The floral phase began as a non-aggressive tuberose, probably mellowed by rose, followed closely with an extended period which was all about gardenia. I'm not always a huge fan of white flowers, but I can appreciate them when done right, and in this case I have nothing bad to say, except of a general complaint about the gardenia's tenacity. It never went away, insisting on taking center stage even when it was clearly the base notes' turn to shine. It only allowed the patchouli and vanilla to emerge from time to time and wave to the expectant audience.
I tried to live with Perfect Bliss (EdP) for several days before even considering a review, trying to figure out why despite obviously liking this scent, I wasn't actually enjoying it, if this makes any sense. It smells good, has an amazing lasting power and blooms beautifully in the heat and humidity. Why, then, didn't I feel a need to add it to my "must buy" list?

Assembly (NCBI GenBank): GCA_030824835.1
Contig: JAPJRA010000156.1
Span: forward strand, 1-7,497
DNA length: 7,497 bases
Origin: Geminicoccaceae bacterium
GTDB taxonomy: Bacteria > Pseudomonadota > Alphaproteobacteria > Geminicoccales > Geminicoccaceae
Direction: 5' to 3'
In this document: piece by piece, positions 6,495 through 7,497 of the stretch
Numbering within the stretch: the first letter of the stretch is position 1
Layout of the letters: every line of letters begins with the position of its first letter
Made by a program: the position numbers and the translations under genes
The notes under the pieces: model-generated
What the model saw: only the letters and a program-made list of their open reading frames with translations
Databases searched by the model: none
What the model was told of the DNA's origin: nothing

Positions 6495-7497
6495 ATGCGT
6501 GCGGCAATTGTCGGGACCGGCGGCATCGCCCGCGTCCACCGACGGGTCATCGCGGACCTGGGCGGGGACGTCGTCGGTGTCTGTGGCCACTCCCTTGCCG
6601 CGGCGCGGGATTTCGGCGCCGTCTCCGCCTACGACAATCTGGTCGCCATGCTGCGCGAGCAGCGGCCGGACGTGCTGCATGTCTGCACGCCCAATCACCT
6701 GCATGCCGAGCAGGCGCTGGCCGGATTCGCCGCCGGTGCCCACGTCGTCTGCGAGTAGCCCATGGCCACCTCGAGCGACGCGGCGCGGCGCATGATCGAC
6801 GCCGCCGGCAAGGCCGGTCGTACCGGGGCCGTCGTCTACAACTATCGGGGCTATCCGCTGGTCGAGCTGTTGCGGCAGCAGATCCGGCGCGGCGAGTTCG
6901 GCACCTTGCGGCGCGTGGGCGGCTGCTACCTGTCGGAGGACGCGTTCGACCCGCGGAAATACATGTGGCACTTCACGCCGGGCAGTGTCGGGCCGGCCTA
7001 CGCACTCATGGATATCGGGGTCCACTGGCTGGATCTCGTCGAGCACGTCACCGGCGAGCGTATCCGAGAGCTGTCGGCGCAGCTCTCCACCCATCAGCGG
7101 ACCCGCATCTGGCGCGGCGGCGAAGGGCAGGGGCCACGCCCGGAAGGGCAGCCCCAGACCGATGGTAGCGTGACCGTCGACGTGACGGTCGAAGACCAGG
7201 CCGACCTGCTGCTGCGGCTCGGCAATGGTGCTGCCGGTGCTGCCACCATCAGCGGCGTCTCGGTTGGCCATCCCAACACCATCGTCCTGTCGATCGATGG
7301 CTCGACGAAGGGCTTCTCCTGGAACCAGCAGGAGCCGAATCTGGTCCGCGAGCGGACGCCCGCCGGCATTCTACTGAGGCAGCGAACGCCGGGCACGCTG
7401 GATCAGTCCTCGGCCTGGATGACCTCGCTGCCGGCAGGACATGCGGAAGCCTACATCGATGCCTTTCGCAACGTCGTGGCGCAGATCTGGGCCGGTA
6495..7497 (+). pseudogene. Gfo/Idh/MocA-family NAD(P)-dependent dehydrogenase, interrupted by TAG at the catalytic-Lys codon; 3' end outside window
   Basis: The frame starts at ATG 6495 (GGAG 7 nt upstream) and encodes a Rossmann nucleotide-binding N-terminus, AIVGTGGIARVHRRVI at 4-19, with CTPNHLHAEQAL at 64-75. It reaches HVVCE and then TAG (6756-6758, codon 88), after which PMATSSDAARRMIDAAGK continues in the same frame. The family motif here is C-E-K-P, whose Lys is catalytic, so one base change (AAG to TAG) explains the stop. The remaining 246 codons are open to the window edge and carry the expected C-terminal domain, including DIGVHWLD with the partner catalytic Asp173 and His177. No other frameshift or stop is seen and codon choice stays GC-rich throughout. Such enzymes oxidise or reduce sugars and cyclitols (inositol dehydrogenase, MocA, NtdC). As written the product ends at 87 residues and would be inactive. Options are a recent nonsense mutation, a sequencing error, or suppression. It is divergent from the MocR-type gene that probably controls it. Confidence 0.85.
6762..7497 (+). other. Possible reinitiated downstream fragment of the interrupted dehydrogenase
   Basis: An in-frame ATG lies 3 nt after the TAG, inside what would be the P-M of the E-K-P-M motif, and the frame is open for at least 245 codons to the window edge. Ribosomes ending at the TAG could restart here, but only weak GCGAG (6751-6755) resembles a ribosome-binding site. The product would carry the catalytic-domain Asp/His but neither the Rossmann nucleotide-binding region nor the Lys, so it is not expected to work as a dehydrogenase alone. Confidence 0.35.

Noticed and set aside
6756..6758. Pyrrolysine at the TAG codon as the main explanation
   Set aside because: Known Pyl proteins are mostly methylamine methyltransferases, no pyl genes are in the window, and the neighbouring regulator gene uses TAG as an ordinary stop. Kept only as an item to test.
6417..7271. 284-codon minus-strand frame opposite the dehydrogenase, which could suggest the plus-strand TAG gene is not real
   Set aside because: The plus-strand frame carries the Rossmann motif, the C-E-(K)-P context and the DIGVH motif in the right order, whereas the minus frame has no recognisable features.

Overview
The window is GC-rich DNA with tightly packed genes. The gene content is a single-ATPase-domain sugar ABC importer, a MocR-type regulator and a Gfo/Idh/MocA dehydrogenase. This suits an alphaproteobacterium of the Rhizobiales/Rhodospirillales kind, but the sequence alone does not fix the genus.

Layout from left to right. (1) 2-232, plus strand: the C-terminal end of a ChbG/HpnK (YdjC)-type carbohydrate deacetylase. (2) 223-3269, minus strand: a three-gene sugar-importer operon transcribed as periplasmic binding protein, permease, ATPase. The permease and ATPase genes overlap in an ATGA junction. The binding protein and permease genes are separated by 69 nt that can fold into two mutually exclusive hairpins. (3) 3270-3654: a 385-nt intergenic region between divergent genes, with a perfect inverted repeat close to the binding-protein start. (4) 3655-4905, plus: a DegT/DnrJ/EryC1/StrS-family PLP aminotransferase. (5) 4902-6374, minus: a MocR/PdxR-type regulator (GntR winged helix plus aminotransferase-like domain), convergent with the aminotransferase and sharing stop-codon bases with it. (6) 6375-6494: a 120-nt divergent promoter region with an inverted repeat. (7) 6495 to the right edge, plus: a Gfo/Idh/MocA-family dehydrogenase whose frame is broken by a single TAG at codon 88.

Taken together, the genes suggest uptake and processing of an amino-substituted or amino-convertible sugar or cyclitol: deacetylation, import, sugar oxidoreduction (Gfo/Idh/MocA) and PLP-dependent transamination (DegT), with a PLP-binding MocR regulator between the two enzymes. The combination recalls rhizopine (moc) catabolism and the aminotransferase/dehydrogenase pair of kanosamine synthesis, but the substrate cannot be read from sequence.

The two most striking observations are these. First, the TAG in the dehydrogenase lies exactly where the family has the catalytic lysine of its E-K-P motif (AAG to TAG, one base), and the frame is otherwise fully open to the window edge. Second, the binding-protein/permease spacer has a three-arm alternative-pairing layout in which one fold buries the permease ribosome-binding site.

While Perfect Bliss is a very good perfume, obviously made of high quality ingredients (no syrupy, artificial fruits), doesn't offend my nose nor my skin, and makes me smell "good" for many hours, it's just not me. Eventually I realized what bothered me: It was like wearing someone else's clothes, almost like a costume.
Sarah Horowitz-Thran, the talented perfumer behind this house is an expert in creating one-of-a-kind custom blends. One day I'd love to have one made for me. I wonder what notes she'd put in it. I have a feeling gardenia won't be in that mix. Once I had all the points for this review and understood what I was smelling and feeling, I headed to the bathroom and rinsed it off. Instead, I put on Orris (Tauer Perfumes). It smelled like coming home.
Gardenia print from art.com